@Karthmin yep. Tolkien is great. I’ve got a classmate, also a Creative Writing major, who says he’s only about average, but then he doesn’t think very highly of Lewis either, so I don’t think his opinion counts for very much. But it’s not just his technical skill at writing that makes him great (though having such a thorough grasp of the English language, he is good at picking just the right word for a given context), it’s the themes of his stories. Anyone, now that he’s done it, can build a world with four or five main races and an evil antagonistic force. But hardly anyone’s copycatted his themes. And his Christian worldview is essential to his skill at working things out with poetic justice and all — like Saruman and Denethor and even Boromir (though he died redeemed) contrasted with Frodo (though he fell) and Sam and Faramir and Gandalf.
How familiar are you with Chesterton? This is kind of a tangent but he had good things to say. And a large part of his writing was for money, because he was a journalist for many years, but he was also good at saying unpopular things (and, when it came to poetry, in unpopular forms — he kept to rhyme and metre when it was very out of fashion) about writing and stories.September 29, 2018 at 1:21 pm #49960Buddy J.@wordsmith
Does that classmate realize the immense work of Tolkien’s world and that very few, if any, writers have captured the depth of world building, history development, and character weaving that he has? Besides that fact that he practically created two new languages just for that massive world. Also, lets forget that the most popular novel of his is just over 1000 words, and paved the way for every fantasy author we have now.
Sorry if my butting in bothered you… but I really wanted to say that.
- This reply was modified 3 years, 7 months ago by Buddy J..
Published author, student in writing, works with HazelGracePress.comSeptember 29, 2018 at 3:07 pm #49973
@Wordsmith I very much doubt it. And I notice his writing isn’t that great either, which kind of tends to happen when you throw out all the proper standards and deliberately write contrary to them. I mean, if you’re such a great writer that your work can overshadow Tolkien’s — cos he had his influences and things, and I don’t think he’d say “Oh yes I’m definitely better than. . . Dante Alighieri or something” — then you get to pick holes in his style. But you have to be in the rare position where you have the authourity to do that, and I don’t think any of us (while acknowledging that, as human, he wasn’t a perfect sub-creator) are in that position.October 12, 2018 at 1:36 am #52590Martin Detwiler@karthmin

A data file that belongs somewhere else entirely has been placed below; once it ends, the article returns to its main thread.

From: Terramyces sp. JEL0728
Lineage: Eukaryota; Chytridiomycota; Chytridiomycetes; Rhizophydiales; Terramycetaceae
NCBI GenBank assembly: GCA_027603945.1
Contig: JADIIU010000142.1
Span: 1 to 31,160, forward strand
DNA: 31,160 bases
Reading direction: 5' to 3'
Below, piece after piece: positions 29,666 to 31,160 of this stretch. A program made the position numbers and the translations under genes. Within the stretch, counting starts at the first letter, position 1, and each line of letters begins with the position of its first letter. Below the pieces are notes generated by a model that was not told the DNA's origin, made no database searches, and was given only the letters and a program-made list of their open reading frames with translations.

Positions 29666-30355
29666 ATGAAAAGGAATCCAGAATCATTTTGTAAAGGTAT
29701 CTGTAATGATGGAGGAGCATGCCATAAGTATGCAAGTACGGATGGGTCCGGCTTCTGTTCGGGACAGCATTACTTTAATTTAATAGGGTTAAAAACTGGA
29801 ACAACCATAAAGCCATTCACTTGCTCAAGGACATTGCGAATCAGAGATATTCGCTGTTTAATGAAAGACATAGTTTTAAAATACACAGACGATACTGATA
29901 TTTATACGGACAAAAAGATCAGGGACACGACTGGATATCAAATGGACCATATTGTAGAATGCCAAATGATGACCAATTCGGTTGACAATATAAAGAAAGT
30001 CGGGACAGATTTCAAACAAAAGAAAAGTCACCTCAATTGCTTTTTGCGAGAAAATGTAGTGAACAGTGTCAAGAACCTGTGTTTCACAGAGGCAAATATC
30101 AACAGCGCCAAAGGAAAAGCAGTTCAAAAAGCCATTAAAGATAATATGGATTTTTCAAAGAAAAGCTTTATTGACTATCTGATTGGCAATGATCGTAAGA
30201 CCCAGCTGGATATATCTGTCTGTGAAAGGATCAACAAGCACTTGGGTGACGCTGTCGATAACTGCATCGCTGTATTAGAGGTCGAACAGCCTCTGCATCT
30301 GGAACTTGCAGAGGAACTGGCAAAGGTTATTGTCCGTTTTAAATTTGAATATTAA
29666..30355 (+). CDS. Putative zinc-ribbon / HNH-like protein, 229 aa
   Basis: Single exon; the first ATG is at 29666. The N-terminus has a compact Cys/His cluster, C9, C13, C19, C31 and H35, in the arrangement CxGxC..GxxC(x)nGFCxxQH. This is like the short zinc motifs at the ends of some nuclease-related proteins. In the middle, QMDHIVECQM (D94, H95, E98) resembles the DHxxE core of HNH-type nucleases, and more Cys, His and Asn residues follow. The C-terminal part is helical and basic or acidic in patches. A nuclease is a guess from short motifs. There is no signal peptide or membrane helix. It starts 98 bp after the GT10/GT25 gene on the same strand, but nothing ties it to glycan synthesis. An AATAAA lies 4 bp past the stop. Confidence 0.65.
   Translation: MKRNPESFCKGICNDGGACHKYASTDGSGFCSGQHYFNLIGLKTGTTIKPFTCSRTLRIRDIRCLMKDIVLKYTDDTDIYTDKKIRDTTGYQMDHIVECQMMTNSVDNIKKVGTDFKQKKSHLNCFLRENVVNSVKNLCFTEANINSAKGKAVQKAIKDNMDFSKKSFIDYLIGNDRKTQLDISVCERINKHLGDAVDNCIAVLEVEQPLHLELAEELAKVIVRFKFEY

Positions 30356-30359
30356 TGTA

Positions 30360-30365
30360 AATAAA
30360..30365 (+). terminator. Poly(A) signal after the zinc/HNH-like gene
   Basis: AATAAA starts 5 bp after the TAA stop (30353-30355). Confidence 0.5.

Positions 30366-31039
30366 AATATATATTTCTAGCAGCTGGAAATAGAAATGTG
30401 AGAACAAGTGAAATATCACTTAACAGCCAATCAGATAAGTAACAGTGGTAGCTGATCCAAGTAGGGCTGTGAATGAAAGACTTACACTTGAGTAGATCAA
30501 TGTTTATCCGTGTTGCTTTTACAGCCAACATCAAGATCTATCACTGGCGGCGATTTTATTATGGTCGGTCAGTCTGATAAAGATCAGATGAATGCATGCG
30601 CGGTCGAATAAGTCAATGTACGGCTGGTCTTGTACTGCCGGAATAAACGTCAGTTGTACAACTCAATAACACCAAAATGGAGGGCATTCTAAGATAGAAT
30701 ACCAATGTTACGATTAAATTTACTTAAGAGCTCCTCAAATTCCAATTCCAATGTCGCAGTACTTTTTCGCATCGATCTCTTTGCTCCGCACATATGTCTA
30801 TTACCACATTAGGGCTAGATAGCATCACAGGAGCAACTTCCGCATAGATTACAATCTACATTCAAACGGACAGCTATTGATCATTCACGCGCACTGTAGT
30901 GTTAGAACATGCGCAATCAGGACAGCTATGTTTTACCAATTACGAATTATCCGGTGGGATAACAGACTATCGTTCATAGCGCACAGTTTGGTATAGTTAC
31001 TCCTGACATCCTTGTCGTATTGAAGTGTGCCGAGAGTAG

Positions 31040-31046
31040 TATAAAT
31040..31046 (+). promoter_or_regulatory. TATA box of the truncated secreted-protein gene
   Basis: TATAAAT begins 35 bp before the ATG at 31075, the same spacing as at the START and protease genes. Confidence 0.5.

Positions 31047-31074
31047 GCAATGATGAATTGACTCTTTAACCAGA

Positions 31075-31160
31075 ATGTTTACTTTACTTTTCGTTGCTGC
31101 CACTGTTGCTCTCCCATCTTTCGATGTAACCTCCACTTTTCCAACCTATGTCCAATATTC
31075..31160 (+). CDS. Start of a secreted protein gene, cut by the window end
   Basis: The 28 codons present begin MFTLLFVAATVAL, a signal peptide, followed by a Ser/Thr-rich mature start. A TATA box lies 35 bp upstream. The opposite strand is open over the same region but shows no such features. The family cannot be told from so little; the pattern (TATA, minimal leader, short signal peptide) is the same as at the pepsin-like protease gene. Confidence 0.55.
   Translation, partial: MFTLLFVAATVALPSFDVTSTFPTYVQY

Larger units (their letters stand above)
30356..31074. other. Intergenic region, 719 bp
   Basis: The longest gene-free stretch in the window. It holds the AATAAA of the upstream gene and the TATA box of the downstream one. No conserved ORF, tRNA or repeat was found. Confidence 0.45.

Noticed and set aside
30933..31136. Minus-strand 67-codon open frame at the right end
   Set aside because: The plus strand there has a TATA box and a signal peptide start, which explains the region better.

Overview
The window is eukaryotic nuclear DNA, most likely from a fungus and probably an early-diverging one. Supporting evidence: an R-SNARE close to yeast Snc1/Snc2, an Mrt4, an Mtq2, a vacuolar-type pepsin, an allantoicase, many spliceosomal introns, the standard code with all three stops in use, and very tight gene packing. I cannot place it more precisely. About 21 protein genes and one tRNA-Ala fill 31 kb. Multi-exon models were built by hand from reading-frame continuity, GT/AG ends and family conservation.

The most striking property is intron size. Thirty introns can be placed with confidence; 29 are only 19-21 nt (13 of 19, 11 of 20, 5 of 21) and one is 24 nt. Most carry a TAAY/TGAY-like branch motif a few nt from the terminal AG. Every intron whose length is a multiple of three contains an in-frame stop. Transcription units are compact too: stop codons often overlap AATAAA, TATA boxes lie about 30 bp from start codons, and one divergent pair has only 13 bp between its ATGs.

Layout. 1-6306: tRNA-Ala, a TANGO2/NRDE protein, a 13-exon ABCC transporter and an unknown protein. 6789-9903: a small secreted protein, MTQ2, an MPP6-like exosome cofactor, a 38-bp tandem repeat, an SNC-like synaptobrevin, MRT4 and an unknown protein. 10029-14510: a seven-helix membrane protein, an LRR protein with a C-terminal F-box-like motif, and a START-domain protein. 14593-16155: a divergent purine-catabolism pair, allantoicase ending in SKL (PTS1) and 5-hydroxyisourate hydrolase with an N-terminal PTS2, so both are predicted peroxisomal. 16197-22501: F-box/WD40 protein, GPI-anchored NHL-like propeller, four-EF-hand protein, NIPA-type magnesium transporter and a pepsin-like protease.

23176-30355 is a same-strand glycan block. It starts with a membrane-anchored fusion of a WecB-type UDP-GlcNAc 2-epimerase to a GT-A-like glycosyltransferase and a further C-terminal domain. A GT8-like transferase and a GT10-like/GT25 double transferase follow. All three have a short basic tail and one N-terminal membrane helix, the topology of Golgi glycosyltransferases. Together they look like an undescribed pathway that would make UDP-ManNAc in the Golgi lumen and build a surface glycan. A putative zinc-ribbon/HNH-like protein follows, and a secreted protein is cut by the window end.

I agree. Many people have copied the incidentals of fantasy from Tolkien, but few indeed have gleaned from his themes and the heart of it all. Which is unfortunate.
I know virtually nothing about Chesterton except for the fact that I ought to know far more. XD This also is unfortunate.
myths don't dieOctober 29, 2018 at 11:12 am #56090
@karthmin, then I will engage in a very characteristic behaviour and recommend you a few of his works. These are far from being his only good ones — I pick them because they’re good places to start.
Long fiction: Manalive or the Napoleon of Notting Hill or The Ball and the Cross
Short fiction: The Blue Cross (of course all the Father Brown stories are good, but if I had to pick just one of the best, it would be that one. At least until the next time I read another one. I believe Hope’s favourite is The Honour of Israel Gow, because creationism :).)
Poetry: if you like long poetry, The Ballad of the White Horse; I don’t know where to start with the short ones.
Essays: You could start pretty much anywhere here, read nothing else for about ten years, and still have more to go.
Bonus: his love letter to his fiancee, which if nothing else should endear you as well to him
The recommendation stands for anyone else who might be interested, of course. @The-inkspiller, if you ever get time, you might like a look at this list.October 29, 2018 at 11:20 am #56096October 29, 2018 at 11:52 am #56125October 29, 2018 at 12:11 pm #56132October 29, 2018 at 12:41 pm #56142
@Kate Finished the Napoleon of Notting Hill yet?
One of my favorites is The Ball and the Cross though.
And I ought to go read The Honour of Israel Gow again, @northerner. If it had creationism in it, then I probably loved it. It’s just been while since I read any Father Brown.
Victory in the march. Hope in the destination.October 29, 2018 at 12:42 pm #56145October 29, 2018 at 12:44 pm #56146
@kate Read ittttttttt. Yes, it starts slow. But the ideas, once you get into it. And the symbolism of the end. It’s awesome.
Victory in the march. Hope in the destination.October 29, 2018 at 12:45 pm #56148